I meet a lot of students with the “play to win” mindset. But, this is not their fault, it is built into the culture; win, win, win! They show up for class and attempt to conquer the movement game. However, the game, to their disappointment, is about continuing to play. It Is about playing games that grow and evolve, and lead us into new games. We don’t keep score and there are no winners and losers. There is no top of Movement Mountain. Frankly, I’ve watched a number of people walk away from the movement game because they can’t handle the way we play. A number of years ago, one of my teachers, Ido Portal, said, “Maybe it’s not for you. More likely, you’re not for it.”

Some might argue that there are wonderful games that have winners and losers; like chess and BJJ. I don’t define checkmates and submissions as wins and losses. These are small and necessary failures (trips, falls, and slip-ups) within much larger games. A skateboarder doesn’t consider a fall, when attempting an ollie, a loss worthy of giving up skateboarding. Skateboarders must fall repeatedly to learn the ollie game, after which they find new games. I think of chess and BJJ in the same way, the failures are part of the larger games being played. Something is learned in each checkmate and submission. It is only a loss if you stop playing.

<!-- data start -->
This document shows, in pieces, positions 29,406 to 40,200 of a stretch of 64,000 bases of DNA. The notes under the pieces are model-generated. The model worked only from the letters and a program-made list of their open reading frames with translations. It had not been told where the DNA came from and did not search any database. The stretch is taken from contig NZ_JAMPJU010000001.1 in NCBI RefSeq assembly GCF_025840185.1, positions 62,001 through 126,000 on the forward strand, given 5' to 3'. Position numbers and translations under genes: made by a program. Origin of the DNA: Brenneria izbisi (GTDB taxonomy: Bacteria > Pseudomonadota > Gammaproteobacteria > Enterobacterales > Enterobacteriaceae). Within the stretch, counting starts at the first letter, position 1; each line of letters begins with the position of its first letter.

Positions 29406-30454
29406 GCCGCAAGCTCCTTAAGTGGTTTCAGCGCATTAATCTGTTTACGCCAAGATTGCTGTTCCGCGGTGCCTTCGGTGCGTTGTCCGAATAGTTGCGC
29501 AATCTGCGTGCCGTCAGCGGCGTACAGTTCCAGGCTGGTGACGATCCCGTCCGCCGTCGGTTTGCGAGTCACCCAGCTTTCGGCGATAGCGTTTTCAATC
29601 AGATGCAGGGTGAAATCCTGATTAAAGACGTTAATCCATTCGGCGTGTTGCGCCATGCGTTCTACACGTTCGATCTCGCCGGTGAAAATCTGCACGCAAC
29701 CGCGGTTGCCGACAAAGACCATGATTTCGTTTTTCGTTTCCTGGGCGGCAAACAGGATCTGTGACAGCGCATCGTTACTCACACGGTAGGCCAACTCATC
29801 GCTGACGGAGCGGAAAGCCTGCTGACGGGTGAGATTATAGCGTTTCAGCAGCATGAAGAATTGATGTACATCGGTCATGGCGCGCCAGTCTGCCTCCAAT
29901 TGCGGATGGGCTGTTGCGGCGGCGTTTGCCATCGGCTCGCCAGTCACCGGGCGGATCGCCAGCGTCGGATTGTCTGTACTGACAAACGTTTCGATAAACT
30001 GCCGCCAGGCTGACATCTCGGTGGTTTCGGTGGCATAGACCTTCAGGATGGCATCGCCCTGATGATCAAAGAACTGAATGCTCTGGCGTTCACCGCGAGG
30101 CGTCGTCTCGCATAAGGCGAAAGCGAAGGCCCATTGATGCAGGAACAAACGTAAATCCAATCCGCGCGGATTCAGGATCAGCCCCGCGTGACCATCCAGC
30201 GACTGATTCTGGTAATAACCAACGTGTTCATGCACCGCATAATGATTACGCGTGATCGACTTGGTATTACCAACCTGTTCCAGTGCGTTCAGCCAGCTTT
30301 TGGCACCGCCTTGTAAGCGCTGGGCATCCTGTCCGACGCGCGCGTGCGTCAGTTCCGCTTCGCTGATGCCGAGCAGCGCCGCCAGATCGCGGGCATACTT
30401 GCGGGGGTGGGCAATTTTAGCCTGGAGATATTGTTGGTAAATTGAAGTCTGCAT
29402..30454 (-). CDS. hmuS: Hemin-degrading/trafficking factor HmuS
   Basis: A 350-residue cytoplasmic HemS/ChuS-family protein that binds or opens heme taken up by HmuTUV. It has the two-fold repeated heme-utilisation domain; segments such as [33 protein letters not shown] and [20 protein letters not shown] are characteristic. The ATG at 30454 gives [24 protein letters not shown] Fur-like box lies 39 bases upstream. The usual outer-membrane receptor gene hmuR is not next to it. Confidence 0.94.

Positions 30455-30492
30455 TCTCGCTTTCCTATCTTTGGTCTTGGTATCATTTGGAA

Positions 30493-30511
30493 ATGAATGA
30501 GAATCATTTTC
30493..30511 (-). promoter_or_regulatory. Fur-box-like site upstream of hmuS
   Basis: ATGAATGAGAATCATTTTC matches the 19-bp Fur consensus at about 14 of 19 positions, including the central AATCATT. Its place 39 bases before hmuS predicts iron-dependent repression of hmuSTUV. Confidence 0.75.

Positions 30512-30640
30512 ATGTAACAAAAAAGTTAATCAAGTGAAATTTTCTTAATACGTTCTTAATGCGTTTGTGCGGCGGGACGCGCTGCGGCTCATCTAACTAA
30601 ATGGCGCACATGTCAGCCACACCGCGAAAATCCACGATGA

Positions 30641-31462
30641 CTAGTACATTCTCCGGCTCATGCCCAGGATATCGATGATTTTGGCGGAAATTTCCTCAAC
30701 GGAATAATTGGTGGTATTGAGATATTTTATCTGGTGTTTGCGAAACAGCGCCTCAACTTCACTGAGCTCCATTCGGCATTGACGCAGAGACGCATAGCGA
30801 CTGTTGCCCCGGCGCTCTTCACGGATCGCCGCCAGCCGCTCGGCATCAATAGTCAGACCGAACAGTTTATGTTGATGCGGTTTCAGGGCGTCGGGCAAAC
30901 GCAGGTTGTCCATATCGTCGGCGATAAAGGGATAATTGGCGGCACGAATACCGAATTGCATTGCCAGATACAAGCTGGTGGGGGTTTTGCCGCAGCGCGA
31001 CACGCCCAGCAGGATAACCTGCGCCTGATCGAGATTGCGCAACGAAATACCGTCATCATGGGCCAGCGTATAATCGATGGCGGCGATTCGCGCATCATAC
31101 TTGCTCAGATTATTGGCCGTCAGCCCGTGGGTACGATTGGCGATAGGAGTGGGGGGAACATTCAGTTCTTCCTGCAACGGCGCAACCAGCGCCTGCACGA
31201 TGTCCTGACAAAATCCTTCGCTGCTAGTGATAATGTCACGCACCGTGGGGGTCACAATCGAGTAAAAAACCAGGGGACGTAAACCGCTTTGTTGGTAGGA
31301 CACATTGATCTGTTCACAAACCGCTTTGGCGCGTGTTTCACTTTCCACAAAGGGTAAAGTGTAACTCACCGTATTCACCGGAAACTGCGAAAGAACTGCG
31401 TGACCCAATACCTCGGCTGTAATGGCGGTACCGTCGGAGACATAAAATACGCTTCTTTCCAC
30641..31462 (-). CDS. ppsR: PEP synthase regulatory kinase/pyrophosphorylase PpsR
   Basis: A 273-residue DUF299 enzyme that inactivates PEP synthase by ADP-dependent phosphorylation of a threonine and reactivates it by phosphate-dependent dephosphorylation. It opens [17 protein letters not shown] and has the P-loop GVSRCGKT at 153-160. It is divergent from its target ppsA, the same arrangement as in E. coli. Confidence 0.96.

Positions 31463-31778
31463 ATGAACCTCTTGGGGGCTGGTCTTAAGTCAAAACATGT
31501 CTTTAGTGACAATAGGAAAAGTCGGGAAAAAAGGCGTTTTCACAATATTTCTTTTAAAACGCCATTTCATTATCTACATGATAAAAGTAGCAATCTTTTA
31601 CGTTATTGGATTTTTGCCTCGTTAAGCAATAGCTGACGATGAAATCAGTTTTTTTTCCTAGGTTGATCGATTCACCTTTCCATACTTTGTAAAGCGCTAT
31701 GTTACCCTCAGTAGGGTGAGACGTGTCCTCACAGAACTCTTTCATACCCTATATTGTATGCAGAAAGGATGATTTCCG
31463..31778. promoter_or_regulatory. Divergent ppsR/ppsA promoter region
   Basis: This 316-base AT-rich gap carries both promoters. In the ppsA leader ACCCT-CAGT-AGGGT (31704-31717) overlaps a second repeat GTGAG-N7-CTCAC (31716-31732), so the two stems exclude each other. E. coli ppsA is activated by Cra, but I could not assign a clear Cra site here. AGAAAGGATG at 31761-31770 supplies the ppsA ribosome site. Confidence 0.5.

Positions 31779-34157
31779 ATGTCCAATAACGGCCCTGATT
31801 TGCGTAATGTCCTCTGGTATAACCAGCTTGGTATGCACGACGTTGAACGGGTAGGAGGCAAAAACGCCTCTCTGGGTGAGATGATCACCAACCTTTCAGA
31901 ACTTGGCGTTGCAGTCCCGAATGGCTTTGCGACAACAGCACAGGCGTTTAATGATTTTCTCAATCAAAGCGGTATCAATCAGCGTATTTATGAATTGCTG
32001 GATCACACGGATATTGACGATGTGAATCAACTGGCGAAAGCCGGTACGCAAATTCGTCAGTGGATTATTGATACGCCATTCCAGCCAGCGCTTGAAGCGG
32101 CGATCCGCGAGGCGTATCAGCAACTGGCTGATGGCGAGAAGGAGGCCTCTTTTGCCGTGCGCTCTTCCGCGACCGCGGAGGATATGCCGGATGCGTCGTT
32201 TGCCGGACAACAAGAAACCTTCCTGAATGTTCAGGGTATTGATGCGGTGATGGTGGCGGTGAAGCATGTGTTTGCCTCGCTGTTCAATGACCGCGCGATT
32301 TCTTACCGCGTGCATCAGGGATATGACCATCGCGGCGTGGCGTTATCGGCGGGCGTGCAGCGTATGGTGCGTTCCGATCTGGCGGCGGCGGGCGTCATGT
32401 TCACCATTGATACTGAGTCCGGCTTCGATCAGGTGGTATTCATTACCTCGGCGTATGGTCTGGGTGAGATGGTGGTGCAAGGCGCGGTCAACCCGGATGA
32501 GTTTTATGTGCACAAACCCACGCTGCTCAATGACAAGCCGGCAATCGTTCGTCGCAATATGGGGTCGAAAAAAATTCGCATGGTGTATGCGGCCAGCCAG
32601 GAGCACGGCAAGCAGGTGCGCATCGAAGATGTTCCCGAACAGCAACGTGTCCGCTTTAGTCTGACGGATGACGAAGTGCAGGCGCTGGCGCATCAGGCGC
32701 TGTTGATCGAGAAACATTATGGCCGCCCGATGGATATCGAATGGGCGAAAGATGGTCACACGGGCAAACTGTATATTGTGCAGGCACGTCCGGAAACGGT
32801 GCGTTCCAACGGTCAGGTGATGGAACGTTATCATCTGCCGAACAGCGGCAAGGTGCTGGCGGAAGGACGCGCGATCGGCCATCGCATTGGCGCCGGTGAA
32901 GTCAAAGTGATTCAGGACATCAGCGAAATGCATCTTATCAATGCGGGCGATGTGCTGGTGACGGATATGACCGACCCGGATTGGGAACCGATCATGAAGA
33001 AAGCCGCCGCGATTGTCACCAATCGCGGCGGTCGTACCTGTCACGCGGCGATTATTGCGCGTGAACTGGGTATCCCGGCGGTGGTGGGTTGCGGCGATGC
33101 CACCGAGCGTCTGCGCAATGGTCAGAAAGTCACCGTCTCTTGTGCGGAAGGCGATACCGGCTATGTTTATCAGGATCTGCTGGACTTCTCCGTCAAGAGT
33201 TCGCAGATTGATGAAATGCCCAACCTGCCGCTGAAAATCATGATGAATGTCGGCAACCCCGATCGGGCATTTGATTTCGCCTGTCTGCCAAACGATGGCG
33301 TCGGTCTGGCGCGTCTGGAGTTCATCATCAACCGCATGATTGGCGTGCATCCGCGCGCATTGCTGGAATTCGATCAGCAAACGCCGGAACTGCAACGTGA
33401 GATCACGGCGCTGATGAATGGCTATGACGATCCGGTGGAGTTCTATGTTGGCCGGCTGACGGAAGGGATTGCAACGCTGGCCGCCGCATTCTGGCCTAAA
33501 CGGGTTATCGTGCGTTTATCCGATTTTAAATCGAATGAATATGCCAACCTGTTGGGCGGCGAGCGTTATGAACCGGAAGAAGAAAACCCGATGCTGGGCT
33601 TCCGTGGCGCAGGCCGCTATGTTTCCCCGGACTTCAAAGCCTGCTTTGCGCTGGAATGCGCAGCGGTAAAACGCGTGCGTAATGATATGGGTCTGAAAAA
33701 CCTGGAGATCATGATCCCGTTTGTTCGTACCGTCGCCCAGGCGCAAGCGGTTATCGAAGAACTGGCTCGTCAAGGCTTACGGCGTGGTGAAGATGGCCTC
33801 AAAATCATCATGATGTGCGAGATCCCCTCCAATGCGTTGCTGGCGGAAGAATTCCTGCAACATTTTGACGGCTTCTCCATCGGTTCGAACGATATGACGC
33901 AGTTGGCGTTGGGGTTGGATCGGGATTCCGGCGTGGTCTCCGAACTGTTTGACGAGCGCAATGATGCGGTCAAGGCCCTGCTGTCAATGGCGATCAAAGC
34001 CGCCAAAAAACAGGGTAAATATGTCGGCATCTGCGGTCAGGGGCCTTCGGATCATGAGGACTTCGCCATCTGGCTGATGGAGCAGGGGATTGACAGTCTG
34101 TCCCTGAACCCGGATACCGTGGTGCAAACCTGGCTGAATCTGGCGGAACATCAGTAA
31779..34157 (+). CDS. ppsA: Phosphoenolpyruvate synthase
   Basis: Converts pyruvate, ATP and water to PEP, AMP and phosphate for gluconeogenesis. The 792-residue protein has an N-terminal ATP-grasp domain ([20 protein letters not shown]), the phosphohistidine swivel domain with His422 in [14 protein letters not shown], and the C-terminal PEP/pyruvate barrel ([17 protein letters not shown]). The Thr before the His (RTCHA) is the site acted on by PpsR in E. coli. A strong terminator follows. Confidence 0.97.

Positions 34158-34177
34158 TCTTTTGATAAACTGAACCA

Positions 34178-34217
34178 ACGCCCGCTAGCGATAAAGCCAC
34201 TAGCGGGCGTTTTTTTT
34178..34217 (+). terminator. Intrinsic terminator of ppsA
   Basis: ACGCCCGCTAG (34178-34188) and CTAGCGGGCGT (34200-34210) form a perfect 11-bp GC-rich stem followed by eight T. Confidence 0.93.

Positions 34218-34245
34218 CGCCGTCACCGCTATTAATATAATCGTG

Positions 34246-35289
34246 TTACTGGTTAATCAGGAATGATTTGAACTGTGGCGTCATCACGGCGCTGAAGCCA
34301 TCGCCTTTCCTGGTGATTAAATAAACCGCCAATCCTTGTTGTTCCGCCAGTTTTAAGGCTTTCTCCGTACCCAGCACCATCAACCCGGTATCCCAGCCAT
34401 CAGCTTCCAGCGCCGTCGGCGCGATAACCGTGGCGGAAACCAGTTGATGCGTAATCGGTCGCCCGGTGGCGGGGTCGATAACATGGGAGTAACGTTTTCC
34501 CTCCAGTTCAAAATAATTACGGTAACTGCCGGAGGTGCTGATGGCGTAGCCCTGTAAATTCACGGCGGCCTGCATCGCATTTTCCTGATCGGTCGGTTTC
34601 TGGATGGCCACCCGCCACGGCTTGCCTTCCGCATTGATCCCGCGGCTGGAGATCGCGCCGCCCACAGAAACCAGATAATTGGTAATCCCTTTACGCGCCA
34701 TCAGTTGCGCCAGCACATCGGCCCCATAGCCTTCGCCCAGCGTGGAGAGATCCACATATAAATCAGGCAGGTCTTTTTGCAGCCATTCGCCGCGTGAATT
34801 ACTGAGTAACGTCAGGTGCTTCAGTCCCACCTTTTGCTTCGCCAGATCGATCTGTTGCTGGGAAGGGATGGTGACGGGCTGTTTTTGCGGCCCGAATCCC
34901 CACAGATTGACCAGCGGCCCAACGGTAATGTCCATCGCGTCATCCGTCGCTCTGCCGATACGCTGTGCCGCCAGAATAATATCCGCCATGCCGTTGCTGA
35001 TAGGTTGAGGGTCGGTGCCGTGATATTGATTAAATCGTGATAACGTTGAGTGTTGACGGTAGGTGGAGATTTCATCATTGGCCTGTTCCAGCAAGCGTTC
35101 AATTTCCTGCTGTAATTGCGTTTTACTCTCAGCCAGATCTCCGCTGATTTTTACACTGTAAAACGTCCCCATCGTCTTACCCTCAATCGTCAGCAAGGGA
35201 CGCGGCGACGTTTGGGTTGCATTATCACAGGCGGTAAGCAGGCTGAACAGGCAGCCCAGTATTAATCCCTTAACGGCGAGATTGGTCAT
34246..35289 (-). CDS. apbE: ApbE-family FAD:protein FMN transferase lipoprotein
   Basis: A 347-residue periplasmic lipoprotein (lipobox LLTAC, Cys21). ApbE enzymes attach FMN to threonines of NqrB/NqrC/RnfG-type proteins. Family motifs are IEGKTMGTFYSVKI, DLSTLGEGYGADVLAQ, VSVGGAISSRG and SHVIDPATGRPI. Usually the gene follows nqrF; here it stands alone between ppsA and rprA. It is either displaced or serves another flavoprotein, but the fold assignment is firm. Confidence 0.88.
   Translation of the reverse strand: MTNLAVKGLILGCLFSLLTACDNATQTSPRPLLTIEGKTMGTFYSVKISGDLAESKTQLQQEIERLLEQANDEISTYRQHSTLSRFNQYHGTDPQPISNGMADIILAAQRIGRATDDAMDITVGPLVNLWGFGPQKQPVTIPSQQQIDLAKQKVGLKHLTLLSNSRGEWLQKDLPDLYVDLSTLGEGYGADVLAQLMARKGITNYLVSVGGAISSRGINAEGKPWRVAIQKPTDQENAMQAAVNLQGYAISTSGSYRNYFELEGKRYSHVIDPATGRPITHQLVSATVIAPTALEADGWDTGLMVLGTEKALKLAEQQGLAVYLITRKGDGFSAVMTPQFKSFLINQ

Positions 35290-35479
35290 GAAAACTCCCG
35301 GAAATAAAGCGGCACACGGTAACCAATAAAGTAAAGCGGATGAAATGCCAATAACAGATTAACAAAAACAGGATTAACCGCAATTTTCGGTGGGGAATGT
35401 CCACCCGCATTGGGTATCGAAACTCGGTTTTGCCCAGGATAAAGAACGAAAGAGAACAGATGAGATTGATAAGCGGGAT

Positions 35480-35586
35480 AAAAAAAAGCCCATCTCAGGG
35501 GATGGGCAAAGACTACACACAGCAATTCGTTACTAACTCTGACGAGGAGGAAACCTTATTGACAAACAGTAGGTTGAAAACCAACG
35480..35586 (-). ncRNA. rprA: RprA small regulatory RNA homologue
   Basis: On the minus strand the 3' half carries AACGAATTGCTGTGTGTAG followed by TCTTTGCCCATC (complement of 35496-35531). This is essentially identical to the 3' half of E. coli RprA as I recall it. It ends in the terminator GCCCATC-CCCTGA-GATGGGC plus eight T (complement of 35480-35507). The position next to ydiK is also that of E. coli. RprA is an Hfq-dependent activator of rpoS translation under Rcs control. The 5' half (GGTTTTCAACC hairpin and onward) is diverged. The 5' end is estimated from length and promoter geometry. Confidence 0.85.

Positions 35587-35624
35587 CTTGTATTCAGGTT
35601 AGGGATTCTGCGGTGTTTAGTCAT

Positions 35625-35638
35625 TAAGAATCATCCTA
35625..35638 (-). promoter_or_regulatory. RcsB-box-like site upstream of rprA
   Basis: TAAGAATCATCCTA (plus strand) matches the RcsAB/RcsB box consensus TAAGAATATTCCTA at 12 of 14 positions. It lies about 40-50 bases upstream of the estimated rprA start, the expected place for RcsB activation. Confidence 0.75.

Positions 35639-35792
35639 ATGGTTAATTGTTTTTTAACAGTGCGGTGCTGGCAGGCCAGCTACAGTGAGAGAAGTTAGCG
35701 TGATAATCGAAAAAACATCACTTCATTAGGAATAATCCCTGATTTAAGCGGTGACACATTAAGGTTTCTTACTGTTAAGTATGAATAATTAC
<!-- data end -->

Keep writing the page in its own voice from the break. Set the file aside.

We aren’t born with a “play to win” mindset. Like all other mammals, we come into this world wanting to play for the sake of play. But, indoctrination starts early with the notion that playing to play is a waste of valuable time that could be spent winning. The “play to win” mindset wreaks havoc on society. It prevents people from taking risks for fear of losing, and creates a culture of “us” vs. “them”. It also colors our perspective on buying goods. Consumer culture tells us that in order to be a winner you MUST have this, that, and the other thing; if you don’t have the new iPad you are a loser! People chase express lines to the top of peaks that they assume will make them winners, and are confused when they arrive and still feel empty.

The idea of winning is seductive because it gives the façade of control. But in nature, there is no winning and losing; no control; just the cycle of life. The game of life is not a game to win, it is a game to be played. So, go play to play.